News / South Africa

Yadhana Jadoo
3 minute read
3 Apr 2018
5:59 am

‘I’m in pain, she was a hero’ – stalwarts remember Winnie

Yadhana Jadoo

'No matter what happened … people were shot … people were imprisoned … but she was there to comfort them,' Denis Goldberg said.

Leader of the 1956 Women's March Sophie Williams de Bruyn speaks at the gravesite of Ahmed Kathrada as part of a commemorative programme to mark the first anniversary of his passing, 28 March 2018. The gravesite is modelled on the exact size of his prison cell on Robben Island where he spent 26 years. Picture: Tracy Lee Stark

Fighting back tears, the last living leader of the Women’s March of 1955, Sophie de Bruyn, described the immense sadness she felt upon hearing the news of the loss of a friend.

De Bruyn herself spent her 80th birthday with Madikizela-Mandela in January while she was in Milpark Hospital in Johannesburg. There they shared memories of their struggle activities.

“It is very painful. I am in a very painful place right now,” De Bruyn told The Citizen.

Struggle veteran Denis Goldberg pointed to the great loss the nation has experienced.

“She was a genuine hero. Her life was turned upside down by that long solitary confinement. The brutality of her treatment made her life very difficult thereafter, in the sense that the security establishment ran a campaign of vilification against her,” an emotional Goldberg said.

Goldberg remembered when she and Nelson Mandela arrived in Sweden to see OR Tambo after Madiba had been released.

“They came down the reception line … she looked at me … and she beamed at me!

“She said ‘how wonderful to see you again!’ And we didn’t know each other that well … but it was just the sincere magnetism of that personality that was a delight to see.”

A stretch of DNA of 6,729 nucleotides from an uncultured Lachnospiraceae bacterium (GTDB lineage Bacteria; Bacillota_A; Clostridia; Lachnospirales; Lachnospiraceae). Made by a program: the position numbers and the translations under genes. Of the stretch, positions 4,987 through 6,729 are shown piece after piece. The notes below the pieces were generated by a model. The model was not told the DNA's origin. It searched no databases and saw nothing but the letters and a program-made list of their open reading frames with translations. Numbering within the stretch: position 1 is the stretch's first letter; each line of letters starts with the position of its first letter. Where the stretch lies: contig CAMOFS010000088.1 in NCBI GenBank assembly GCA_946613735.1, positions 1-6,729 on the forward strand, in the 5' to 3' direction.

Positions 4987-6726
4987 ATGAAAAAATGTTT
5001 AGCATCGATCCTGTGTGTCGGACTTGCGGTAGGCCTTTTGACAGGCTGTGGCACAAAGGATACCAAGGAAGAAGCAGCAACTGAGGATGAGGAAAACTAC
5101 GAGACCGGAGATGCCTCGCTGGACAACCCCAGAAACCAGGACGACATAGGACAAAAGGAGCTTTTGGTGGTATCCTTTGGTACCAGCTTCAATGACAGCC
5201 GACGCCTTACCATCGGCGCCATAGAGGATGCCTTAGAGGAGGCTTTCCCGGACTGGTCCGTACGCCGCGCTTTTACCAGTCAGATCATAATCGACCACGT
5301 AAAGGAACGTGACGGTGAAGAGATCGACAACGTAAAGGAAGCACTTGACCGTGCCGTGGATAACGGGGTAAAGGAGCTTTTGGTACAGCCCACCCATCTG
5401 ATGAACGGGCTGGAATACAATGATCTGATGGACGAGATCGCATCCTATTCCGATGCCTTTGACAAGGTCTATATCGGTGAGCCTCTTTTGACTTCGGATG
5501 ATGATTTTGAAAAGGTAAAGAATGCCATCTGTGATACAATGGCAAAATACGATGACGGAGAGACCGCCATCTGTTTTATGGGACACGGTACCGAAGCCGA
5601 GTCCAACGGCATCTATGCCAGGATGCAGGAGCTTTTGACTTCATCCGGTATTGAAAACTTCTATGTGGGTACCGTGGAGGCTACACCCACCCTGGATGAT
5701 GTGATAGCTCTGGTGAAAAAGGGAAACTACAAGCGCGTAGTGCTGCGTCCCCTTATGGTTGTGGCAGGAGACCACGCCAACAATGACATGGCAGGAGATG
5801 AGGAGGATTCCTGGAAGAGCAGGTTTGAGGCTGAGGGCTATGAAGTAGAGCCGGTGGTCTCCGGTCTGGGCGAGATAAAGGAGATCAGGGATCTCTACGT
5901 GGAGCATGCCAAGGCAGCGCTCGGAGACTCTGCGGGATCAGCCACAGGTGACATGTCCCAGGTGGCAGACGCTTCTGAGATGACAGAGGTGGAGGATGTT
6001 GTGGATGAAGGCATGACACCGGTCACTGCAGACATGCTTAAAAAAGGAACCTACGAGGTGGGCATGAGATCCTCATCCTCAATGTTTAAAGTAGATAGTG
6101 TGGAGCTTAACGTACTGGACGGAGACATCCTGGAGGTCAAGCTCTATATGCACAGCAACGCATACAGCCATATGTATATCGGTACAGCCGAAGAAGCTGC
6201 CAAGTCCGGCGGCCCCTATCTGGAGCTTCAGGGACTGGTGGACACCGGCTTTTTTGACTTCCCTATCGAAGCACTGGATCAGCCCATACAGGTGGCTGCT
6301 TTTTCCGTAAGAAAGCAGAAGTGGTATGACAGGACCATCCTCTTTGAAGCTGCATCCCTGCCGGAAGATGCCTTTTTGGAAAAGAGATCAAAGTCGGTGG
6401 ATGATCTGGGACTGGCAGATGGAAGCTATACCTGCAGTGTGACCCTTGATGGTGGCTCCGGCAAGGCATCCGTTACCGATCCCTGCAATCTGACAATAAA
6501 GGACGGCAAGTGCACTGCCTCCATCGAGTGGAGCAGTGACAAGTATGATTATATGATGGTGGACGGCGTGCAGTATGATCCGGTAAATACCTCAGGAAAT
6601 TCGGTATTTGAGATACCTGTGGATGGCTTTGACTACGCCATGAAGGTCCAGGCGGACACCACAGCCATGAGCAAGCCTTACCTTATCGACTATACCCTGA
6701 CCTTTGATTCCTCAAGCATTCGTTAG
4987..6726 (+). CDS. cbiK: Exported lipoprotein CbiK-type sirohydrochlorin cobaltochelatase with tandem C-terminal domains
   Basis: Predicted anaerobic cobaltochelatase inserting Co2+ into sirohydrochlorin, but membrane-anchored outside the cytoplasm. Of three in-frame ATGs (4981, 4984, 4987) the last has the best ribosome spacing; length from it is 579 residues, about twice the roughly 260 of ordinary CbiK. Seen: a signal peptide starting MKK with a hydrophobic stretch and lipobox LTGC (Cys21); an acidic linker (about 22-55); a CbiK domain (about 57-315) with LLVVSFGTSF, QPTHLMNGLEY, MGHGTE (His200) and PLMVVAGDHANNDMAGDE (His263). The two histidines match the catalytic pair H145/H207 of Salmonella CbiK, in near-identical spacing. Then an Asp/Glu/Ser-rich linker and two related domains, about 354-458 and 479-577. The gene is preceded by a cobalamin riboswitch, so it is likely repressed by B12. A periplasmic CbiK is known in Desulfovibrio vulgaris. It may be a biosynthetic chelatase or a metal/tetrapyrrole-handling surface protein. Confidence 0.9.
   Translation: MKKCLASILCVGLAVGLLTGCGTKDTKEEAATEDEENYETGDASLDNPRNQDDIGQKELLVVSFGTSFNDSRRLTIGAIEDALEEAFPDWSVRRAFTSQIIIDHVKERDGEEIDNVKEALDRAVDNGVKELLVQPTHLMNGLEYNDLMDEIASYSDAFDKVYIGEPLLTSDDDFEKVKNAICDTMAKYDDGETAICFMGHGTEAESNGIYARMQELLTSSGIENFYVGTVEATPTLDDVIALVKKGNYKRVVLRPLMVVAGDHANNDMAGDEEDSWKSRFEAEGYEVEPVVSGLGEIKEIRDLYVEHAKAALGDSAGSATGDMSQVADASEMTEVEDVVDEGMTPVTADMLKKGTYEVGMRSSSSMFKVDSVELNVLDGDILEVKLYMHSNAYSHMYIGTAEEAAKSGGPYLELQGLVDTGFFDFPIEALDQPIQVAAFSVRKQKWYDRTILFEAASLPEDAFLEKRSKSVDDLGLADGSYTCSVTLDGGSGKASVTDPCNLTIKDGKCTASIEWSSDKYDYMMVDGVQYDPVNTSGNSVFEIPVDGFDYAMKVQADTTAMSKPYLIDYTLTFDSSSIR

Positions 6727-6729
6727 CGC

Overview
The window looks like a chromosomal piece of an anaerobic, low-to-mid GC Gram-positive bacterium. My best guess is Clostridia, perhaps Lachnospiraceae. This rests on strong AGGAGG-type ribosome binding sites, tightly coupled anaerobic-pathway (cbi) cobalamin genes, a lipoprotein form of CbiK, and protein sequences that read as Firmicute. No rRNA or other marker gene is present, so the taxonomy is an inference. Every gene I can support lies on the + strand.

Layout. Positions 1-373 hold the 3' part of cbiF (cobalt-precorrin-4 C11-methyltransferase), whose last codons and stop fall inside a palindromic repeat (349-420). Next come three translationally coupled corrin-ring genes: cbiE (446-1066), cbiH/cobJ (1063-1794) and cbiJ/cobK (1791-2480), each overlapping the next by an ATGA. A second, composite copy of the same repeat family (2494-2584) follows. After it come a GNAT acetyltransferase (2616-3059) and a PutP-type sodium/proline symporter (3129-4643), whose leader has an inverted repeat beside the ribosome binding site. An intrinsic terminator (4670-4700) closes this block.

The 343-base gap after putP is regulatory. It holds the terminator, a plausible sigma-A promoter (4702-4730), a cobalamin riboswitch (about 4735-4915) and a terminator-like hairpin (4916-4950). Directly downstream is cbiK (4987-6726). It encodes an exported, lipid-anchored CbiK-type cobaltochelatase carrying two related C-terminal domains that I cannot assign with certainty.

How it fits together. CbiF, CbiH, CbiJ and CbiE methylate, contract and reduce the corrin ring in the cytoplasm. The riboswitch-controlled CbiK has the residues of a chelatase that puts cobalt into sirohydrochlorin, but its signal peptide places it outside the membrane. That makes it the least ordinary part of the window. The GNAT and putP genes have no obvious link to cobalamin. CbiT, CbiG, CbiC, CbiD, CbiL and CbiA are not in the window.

Goldberg added that Madikizela-Mandela was a tremendous example of “courage, and how things can go wrong for a bit – and how by stepping back and reflecting, one can make a comeback”.

She also epitomised the strength that a mother has to display when faced with ghastly situations.

“One admires her for that time when she had left Brandfort (where she had been banished to).

“No matter what happened … people were shot … people were imprisoned … but she was there to comfort them.

“That is quite remarkable courage I have to say, which is why she was so widely admired – even by those of us who sometimes felt she was a little bit more dramatic than she might have been.”

Winnie Mandela shares a moment with her daughters Zenani and Zinz on April 13, 1975 in South Africa. Picture: Gallo Images / Times Media

Winnie Mandela shares a moment with her daughters Zenani and Zinz on April 13, 1975 in South Africa. Picture: Gallo Images / Times Media

What mourners say about Madikizela-Mandela:

  • “She is one of those who would tell us exactly what is wrong and what is right at any time. We are going to be missing that, because it is not being an icon because of the length of time in the struggle. You become an icon when you provide that guidance. We’ll be missing that guidance.” – Gwede Mantashe
  • “The Methodist Church of South Africa counts it as a gift to have had Mama Winnie as a part of our community.” – Methodist Bishop Gary Rivas, describing how Madikizela-Mandela spent Friday at a church in Soweto, and attended a Sunday morning service in the township as well.
  • “The interfaith community of South Africa will minister to the family, as Mama Winnie was larger than just one denomination. She was an icon to all of us.” – ANC Chaplain Vukile Mehana
  • “We’ll do our best to ensure that everyone is well informed. We know that our grandmother played an important role to all of us in this room and to the global society. It is a tragic loss to us all, so I send condolences to everyone.” – Zondwa Mandela

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